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Ban on ozone depleting substances prevented catastrophic consequences

If ozone depleting substances – such as the notorious chlorofluorocarbons (CFCs) – had been left unchecked several decades ago, their continued and increased use would have had a catastrophic effect on the climate, according to a new study led by Dr. Paul Young from Lancaster University.

The Montreal Protocol, a landmark multilateral environmental agreement regulating the production and consumption of nearly 100 man-made ozone depleting substances, was adopted in 1987 in order to stop the destruction of the ozone layer. This is Earth’s protective shield against harmful ultraviolet radiation from the sun (UV). 

Using a new modeling framework that integrated data on ozone depletion, the carbon cycle, vegetation damage by increased UV, and climate change, the researchers estimated that if CFCs had not been banned by the Montreal Protocol, we would have witnessed a worldwide collapse of the ozone layer by the 2040s.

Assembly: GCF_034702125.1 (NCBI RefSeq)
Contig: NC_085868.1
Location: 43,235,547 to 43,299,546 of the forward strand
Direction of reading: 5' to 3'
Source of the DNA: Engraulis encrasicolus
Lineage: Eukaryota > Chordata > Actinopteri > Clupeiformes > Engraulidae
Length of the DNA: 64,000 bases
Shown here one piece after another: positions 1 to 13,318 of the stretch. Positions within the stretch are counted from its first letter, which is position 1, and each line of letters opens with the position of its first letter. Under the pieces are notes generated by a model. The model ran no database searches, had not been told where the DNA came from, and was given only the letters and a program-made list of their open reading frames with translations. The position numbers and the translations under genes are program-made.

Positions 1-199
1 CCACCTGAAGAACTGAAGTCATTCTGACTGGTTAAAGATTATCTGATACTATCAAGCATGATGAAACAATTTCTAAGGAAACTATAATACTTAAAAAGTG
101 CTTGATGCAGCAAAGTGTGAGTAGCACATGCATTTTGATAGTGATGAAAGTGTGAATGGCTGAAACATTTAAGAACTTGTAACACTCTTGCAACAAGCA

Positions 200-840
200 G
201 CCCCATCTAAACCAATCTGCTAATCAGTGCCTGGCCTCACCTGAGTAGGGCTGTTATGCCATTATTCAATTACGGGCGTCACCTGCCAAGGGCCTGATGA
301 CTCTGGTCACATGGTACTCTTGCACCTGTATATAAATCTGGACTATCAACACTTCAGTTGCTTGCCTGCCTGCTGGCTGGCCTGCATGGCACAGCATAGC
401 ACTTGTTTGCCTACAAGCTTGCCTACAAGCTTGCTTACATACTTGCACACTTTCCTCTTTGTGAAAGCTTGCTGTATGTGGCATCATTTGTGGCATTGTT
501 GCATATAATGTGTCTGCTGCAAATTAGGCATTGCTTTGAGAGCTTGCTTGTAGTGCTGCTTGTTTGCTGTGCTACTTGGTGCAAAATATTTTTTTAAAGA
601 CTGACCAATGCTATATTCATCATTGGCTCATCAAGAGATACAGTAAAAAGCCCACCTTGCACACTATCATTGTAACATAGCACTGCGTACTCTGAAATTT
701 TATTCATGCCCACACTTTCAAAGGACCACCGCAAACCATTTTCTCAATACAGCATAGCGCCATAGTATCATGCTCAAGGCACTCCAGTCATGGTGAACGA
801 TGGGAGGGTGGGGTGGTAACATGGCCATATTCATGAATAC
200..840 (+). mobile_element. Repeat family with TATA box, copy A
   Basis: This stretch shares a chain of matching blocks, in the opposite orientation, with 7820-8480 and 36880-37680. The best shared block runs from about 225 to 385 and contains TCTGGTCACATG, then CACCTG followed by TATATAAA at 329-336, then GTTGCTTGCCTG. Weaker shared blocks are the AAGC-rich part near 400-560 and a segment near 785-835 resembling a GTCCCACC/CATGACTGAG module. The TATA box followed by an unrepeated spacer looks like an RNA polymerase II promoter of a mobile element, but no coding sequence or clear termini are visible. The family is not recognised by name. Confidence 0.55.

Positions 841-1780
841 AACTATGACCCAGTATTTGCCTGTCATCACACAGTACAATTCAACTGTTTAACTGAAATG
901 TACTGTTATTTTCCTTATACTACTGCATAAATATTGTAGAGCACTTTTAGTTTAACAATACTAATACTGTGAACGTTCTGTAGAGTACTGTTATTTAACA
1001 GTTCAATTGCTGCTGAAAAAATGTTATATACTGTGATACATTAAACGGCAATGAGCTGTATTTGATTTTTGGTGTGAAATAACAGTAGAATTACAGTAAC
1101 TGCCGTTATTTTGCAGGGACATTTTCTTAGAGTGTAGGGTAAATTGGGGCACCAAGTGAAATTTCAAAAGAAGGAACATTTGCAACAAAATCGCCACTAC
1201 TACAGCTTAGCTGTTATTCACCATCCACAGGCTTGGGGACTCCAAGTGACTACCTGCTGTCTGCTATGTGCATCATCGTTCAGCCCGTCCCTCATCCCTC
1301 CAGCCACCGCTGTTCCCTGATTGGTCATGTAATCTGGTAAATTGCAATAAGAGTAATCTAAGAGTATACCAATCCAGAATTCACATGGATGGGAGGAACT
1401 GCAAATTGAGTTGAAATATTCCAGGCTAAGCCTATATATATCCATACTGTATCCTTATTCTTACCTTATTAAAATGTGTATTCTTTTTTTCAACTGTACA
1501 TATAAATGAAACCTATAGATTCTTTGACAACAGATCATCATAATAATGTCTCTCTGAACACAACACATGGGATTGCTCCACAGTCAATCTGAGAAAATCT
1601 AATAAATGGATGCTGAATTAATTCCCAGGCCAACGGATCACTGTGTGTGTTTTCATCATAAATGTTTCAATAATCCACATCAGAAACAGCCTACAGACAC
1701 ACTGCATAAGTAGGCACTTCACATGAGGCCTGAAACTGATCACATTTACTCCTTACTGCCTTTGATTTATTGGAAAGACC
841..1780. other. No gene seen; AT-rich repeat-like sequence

“Our new modeling tools, have allowed us to investigate the scorched Earth that would have resulted without the Montreal Protocol’s ban on ozone depleting substances,” said Dr. Young.

In such a bleak scenario, which the team calls the “World Avoided,” the strength of the sun’s UV in mid-latitudes (including large parts of Europe, the United States and Central Asia) would significantly surpass that from present day’s tropics by 2050, and by 2100 the ozone above the tropics would be diminished by 60 percent. 

“A world where these chemicals increased and continued to strip away at our protective ozone layer would have been catastrophic for human health, but also for vegetation. The increased UV would have massively stunted the ability of plants to soak up carbon from the atmosphere, meaning higher CO2 levels and more global warming,” stated Dr. Young. 

Without the Montreal Protocol’s ban on CFCs, there would have been 580 billion tons less carbon stored in vegetation and soils, and an additional 40 to 50 percent of COin the atmosphere. This would have contributed to a 2.5°C rise in global air temperatures by the end of the 21st century. 

“With our research, we can see that the Montreal Protocol successes extend beyond protecting humanity from increased UV to protecting the ability of plants and trees to absorb CO2,” concluded Dr. Young. 

This should be a reminder for all of us that, although it is too late to avoid global warming, collective action can help avoiding some of climate change’s most catastrophic effects.

The study is published in the journal Nature.

By Andrei Ionescu, Staff Writer

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